Concern over Cudgen sub-station upgrade
PLANS to massively upgrade a Tweed Coast electricity substation to cater for huge growth at the Salt development could be a turn-off for tourists.
That's the fear of Cudgen tourist operator Helen Taylor, co-proprietor of Beachfarm Farmstays and Tours, which has been catering for increasing numbers of Japanese visitors.
She has expressed alarm at the rubber-stamp process of approving the upgrade and the lack of associated landscaping.
Mrs Taylor has called on Country Energy to provide more landscaping than that shown in the development application approved by Tweed Shire Council officers without it going to a vote of councillors.
Mrs Taylor said she received a letter from council staff advising the huge expansion of the substation beside Cudgen Road had been approved on December 2 by a panel of officers.
And despite sending letters of objection to all councillors she said she was later told by one: "Your application never saw the light of day for councillors to consider it".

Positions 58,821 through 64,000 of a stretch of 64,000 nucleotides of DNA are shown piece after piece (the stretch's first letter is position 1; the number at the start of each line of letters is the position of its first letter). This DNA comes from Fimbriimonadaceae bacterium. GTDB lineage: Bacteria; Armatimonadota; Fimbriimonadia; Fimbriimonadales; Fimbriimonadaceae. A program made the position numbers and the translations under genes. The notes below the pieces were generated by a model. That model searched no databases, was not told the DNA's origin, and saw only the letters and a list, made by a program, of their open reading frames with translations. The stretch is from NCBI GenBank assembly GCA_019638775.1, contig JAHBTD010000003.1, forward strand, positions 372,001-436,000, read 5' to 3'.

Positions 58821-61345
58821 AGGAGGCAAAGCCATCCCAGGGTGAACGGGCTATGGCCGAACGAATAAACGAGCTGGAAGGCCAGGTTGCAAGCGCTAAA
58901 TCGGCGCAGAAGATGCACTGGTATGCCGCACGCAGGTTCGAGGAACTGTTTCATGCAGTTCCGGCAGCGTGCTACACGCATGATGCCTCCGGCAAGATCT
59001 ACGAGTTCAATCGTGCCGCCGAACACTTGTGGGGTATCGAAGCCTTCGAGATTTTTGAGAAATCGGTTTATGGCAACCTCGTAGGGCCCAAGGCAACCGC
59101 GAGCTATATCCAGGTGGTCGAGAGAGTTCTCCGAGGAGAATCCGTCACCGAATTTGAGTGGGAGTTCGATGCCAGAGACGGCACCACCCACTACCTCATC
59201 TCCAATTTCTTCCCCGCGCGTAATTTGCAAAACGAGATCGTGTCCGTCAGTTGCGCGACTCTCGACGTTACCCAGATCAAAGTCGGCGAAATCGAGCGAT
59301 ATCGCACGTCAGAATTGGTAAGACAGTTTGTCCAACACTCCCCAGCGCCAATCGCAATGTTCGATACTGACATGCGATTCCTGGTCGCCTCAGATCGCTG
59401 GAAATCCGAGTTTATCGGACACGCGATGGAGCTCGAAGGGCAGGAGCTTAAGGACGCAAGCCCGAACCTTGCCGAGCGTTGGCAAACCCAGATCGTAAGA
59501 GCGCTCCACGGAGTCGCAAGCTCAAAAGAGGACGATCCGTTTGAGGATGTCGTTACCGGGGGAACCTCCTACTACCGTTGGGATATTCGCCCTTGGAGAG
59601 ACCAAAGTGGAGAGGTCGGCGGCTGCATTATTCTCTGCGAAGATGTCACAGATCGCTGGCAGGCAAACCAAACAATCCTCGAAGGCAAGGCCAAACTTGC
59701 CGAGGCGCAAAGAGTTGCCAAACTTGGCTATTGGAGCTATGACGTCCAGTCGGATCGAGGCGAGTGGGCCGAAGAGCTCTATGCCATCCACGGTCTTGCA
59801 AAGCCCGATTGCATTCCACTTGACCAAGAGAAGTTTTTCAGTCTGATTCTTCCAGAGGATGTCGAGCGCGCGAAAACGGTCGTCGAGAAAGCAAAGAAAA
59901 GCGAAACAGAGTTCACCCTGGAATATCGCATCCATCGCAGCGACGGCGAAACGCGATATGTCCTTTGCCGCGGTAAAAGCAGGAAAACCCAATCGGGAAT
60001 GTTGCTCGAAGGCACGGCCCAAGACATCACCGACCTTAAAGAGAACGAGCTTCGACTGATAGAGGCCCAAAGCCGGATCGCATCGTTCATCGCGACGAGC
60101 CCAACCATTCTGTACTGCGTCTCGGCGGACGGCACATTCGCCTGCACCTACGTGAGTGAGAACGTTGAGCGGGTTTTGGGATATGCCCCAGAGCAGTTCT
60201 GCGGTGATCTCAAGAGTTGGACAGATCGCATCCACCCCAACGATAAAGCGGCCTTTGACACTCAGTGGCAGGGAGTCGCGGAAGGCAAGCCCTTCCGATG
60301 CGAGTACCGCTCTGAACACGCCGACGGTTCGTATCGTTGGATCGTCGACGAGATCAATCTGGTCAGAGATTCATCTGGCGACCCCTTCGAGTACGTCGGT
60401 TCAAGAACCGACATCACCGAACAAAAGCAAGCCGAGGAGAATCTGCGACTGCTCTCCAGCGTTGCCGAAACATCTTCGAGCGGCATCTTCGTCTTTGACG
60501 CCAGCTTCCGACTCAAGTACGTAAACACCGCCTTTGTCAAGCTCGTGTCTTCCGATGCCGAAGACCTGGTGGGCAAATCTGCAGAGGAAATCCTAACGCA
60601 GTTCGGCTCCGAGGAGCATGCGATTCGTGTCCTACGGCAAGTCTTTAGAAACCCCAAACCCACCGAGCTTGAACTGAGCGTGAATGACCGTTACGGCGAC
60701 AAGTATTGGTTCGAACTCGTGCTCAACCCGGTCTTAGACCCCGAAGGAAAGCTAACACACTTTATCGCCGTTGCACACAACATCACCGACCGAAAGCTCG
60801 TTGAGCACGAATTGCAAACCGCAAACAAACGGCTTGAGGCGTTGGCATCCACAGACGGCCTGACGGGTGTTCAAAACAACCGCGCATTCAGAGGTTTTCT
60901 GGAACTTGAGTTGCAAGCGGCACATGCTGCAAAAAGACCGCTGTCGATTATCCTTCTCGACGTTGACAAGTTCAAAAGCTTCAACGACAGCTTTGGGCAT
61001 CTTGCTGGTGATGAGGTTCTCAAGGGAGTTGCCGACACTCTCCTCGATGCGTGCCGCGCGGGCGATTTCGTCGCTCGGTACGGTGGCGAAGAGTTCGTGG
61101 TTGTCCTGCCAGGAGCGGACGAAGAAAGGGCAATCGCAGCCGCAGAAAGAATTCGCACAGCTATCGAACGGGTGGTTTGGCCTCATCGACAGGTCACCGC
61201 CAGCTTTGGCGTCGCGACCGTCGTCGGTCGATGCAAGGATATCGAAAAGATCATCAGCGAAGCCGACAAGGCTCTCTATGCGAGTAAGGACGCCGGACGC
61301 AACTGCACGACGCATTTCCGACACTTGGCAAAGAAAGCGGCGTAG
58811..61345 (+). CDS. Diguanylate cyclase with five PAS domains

She said her family's Beachfarm property surrounded the substation on three sides and she was afraid the old saying "engineers don't care what anything looks like so long as it functions" applied in this instance.
Because tourists could perceive a health threat from highly visible electrical equipment and cables she said she wanted Country Energy to "use a modern buffer design which adequately landscapes the site with suitable trees so that it doesn't frighten people".
She was also concerned that council had approved the development even though it was set back a mere 1.5 metres from the frontage to Cudgen Road, whereas Beachfarm had been told if they wanted to build a new cabin it must be set back 30 metres.
A Country Energy spokesman was unavailable for comment. Senior council planning staff were on leave.